seemed to become still
as moon began to
show herself as
liquid yellow gold.
As she lifted above the
distant trees
and into the blackened sky,
the chorus rose again,
mockingbird and that
loud wren,
coyotes and small things
hiding in the grass.
And moon, full faced,
leaned closer,
listening, smiling.

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photo: Scott Lennox


Late on a spring day at the far end of that same Texas pasture, I had an encounter that made me stop and consider how the cycle of life repeats itself. Life can be so fragile and yet so powerfully enduring. Be mindful of where you step as you walk with me. Tender things are hiding all around us.


Fragile Cycle

Walking along the southern ridge,
where the pastures fall away
and the creek is all but dry,
the hard-packed earth offers
mysteries of its own.
As I approached, a quail rushed off,
keeping low and traveling not too far,
where it hid, perhaps watching,
from the branches of a scrub cedar.
The sudden thrum of its wings
caused my heart to race
and made me laugh out loud.
It always does.
Looking down at where the bird had been,
and no more than a step away,
two mottled eggs lay undisturbed
on a tuft of prairie grass.
It was not what you could call a nest,
just a few curled wisps,
tender blades barely strong enough
to hold those new-laid charges
which sat in open sight
for what might feed on them.
I backed away, not wanting to intrude,
and did not wait to watch the bird return,
but pondered as I ambled down the draw.
The chances are as good as not
that new life will emerge,
and in its own season,
the fragile cycle will begin again.

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When we have the eyes and the willingness to see them, the mystery and the interconnectedness of life will reveal itself to us. The following poem begins with a murmuration of starlings and then out into the stars.


As One

As one, the great flock wheels
and thickens into a single winged body,
a feathered web that winds tight,
then spreads wide again,
then flows into itself again.
As one, they turn and rise,
writhing, twisting over and over,
then plummet sharply, heading west,
lost in their dance with the sky.

As one, the prairie grass bows and stands,
bows and stands, bows and stands,
an undulating wave rippling beneath an unseen breeze.

As one, the school of fish surges and pulses,
this way, then suddenly that,
a slick body shimmering in the relentless current.

As one, two lovers lose themselves in tight embrace,
each receiving and giving away to the other,
an ecstatic answer “Yes” to the insistence of life.

As one, the Milky Way whirls in ageless flight,
moving without movement,
a God-breathed cloud of stars beyond our counting.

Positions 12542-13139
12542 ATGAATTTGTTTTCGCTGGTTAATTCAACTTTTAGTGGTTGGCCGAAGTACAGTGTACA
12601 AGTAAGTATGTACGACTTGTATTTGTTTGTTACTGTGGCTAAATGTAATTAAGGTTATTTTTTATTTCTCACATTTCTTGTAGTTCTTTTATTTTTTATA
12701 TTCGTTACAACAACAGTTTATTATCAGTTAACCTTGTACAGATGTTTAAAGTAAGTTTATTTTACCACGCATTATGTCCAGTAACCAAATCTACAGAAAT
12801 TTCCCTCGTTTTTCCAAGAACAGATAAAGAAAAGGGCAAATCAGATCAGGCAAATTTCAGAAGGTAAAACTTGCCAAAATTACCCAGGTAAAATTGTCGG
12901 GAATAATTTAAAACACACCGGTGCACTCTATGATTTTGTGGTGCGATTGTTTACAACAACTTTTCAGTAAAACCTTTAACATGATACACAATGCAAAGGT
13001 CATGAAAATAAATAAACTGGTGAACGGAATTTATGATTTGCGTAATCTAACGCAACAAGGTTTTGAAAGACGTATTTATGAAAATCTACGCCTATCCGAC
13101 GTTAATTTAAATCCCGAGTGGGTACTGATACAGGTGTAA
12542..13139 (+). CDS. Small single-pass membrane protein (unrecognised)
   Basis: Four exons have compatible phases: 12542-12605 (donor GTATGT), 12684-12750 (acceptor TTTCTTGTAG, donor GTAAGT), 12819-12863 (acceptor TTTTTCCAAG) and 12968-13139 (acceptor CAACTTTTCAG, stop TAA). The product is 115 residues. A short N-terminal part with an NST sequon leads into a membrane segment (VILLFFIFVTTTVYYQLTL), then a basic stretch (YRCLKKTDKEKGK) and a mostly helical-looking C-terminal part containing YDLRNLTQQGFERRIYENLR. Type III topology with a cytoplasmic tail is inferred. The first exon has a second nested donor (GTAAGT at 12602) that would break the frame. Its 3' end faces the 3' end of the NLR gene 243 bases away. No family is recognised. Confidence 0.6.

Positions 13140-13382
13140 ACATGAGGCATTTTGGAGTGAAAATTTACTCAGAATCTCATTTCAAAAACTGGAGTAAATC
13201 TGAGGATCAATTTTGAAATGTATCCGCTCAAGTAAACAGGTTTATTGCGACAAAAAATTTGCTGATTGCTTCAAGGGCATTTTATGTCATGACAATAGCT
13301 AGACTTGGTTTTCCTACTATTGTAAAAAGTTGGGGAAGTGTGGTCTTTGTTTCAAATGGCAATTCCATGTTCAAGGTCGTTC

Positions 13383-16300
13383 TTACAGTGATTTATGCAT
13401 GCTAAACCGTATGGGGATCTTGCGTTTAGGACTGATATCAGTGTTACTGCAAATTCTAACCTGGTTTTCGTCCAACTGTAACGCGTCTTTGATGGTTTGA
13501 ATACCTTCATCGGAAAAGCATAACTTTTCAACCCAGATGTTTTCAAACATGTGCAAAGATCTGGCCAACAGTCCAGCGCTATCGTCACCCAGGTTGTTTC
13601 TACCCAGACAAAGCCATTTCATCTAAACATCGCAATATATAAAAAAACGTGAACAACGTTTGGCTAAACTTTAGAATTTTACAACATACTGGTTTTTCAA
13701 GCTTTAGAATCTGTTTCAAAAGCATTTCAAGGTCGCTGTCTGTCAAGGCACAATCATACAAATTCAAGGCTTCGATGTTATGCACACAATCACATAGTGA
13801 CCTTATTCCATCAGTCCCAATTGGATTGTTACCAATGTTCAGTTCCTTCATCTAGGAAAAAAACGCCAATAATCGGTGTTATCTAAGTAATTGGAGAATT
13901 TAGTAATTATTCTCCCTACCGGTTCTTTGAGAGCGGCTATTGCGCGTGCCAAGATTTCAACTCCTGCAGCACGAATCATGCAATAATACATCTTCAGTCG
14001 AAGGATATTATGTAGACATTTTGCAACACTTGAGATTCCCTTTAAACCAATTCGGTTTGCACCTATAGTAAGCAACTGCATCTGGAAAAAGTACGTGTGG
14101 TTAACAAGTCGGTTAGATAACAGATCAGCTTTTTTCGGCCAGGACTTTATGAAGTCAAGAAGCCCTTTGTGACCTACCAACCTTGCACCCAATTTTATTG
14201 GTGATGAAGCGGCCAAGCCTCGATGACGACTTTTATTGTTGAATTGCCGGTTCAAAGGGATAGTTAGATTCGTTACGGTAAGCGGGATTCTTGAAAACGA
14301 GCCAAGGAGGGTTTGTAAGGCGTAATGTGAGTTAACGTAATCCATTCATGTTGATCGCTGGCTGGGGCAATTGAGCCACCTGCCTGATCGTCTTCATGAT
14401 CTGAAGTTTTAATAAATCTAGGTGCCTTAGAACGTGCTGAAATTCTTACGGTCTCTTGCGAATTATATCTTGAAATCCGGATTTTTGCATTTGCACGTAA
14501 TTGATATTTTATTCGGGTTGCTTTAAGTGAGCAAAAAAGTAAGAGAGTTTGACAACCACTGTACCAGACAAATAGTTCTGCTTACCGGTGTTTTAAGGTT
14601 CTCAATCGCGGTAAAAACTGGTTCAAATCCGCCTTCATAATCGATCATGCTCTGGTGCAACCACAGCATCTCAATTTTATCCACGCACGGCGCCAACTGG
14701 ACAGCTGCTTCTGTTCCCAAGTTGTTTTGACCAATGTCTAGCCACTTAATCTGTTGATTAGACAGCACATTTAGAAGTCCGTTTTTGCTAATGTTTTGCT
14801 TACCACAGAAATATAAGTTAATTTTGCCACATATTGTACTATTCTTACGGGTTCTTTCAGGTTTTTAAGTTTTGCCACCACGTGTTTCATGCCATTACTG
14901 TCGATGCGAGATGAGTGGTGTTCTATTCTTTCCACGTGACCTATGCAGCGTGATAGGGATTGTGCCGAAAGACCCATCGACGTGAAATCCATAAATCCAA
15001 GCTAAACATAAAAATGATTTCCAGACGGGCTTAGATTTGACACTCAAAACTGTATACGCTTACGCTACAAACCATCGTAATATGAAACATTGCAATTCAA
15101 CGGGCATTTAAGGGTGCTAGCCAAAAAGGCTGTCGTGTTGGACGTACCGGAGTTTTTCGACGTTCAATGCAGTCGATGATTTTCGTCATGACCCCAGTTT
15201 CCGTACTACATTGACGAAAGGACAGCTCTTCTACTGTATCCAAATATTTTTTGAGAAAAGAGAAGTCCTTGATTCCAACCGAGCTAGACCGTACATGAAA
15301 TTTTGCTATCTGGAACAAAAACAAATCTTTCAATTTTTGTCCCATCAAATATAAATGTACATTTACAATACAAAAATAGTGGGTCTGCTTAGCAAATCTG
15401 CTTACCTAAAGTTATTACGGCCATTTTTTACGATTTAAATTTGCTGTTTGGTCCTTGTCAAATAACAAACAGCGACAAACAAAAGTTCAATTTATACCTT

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When I allow myself to mentally soften my grip on some of the concerns that are pressing in on me, the poetic voice reminds me that beauty and wonder and mystery are still very much in the world, and that you and I are still very much connected to everything.

By sharing this collection of short pieces with you, I hope to have offered you a chance to “step away” for a few moments—a chance to come home to yourself and to the world. During the past few months, I’ve learned even more than before how important, if not necessary, it is to create intentional pauses as a way of restoring ourselves from the inside out. Each time we do, something in us freshens and heals.

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This week’s Beautiful Questions are about exactly that kind of self-restoring and re-energizing. Here they are.

One: Whether it’s poetry or something entirely different, what things inspire you and speak to your heart?

Two: What might you do to allow yourself time in the day to pause and engage in those things?

Three: As you make that kind of “stepping away” a regular practice, what changes do you notice in how you think and feel?

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As always, I would enjoy hearing what you discover as you sit with these questions and the contemplation that naturally arises because of them. Write and tell me about it.

As I say each week,
My Light with Your Light

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Thank you for joining me in these podcasts as we do what we can to respond to life in increasingly effective ways. As always, I’m open to your comments and feedback.

If you find these podcasts useful, don’t hesitate to share them or tell others about them. That’s a great way of helping me get a voice of calm and collaboration and balance and encouragement out into the world.

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I’m Scott Lennox, and this has been The Beautiful Question.